Opening box truck's cargo door constitutes a search under 4th Amendment and police needed a WARRANT.
Manage episode 345293778 series 3389815
Yuen contends, inter alia, that Officer Kline's opening the rear cargo door without his permission violated the Fourth Amendment to the United States Constitution, and, therefore, all evidence the government obtained through exploitation of that illegality must be suppressed as “ ‘fruit of the poisonous tree.’ ” Wong Sun v. United States, 371 U.S. 471, 488, 83 S.Ct. 407, 9 L.Ed.2d 441 (1963). We assume, without deciding, that the officers' conduct up until the time that Officer Kline opened the rear cargo door without permission did not violate the Fourth Amendment. However, Officer Kline's opening of the rear cargo door constituted a search for purposes of Fourth Amendment jurisprudence. See United States v. Winsor, 846 F.2d 1569, 1572-73 (9th Cir.1988) (en banc ) (police conducted “search” of hotel room for Fourth Amendment purposes when they gained visual entry into room through door that was opened at their command and while they stood in hotel corridor). Accordingly, in order for the search to be justified under the Fourth Amendment, at least one of the following two circumstances must have existed: (1) probable cause to believe the rear cargo area contained contraband or evidence of a crime, United States v. Bagley, 772 F.2d 482, 491 (9th Cir.1985) (“[P]robable cause alone suffices to justify a warrantless search of a vehicle lawfully parked in a public place, as long as the scope of the search is reasonable.”), or (2) the officers had an objectively reasonable fear of an immediate threat for their safety, see Michigan v. Long, 463 U.S. 1032, 1049, 103 S.Ct. 3469, 77 L.Ed.2d 1201 (1983) (during investigatory stop of automobile pursuant to Terry v. Ohio, 392 U.S. 1, 88 S.Ct. 1868, 20 L.Ed.2d 889 (1968), police officer may search for weapons in passenger compartment, “limited to those areas in which a weapon may be placed or hidden, ... if the police officer possesses a reasonable belief based on specific and articulable facts which, taken together with the rational inferences from those facts, reasonably warrant the officer in believing that the suspect is dangerous and the suspect may gain immediate control of weapons”) (internal quotation marks omitted). Neither of these circumstances existed in the present case. There was absolutely nothing specific about the tip the officers received, nor about the circumstances in which they came upon the truck, that provided any grounds for a reasonable fear that they were in danger. Also, the officers identified the sound they heard coming from the cargo area as “drilling.” Coming, as it did, from an individual in the parking lot of a home improvement store, such activity would not render a “reasonably prudent man in such circumstances [to] be warranted in the belief that his safety or that of others was in danger.” Id. at 1050, 103 S.Ct. 3469. Accordingly, we reverse the distric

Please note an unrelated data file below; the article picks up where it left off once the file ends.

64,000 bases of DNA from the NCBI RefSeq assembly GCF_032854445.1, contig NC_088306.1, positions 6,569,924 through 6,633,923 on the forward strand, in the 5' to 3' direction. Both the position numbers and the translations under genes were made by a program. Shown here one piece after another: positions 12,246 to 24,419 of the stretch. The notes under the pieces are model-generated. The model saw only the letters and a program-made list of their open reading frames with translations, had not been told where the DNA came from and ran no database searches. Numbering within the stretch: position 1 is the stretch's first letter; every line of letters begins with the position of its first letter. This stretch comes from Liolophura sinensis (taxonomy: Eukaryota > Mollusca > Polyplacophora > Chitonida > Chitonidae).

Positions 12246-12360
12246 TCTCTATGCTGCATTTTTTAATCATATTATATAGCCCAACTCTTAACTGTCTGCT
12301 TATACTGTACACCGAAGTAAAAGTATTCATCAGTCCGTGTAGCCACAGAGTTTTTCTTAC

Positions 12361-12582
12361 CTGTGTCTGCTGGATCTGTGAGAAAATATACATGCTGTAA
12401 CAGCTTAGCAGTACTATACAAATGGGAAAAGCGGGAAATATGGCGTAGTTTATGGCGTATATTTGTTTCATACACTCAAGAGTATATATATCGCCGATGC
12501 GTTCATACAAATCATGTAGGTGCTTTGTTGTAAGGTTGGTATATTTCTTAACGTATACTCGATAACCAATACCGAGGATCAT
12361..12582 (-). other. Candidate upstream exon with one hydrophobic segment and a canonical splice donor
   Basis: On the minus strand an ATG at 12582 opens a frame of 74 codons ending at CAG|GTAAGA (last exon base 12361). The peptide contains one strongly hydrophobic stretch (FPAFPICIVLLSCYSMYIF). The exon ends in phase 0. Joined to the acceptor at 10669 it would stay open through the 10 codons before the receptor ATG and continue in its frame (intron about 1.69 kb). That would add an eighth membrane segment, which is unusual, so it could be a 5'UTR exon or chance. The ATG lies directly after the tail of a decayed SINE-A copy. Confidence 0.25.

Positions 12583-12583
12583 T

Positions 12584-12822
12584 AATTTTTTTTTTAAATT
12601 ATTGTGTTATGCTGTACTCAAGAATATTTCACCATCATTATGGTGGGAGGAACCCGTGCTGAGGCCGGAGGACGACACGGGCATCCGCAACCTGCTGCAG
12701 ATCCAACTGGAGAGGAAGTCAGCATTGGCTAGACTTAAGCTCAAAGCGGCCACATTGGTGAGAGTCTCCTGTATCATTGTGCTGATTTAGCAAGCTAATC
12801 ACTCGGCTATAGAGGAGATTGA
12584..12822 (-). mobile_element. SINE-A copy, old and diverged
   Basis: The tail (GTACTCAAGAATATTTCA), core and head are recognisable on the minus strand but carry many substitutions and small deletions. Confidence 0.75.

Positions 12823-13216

Anton Vialtsin, Esq.
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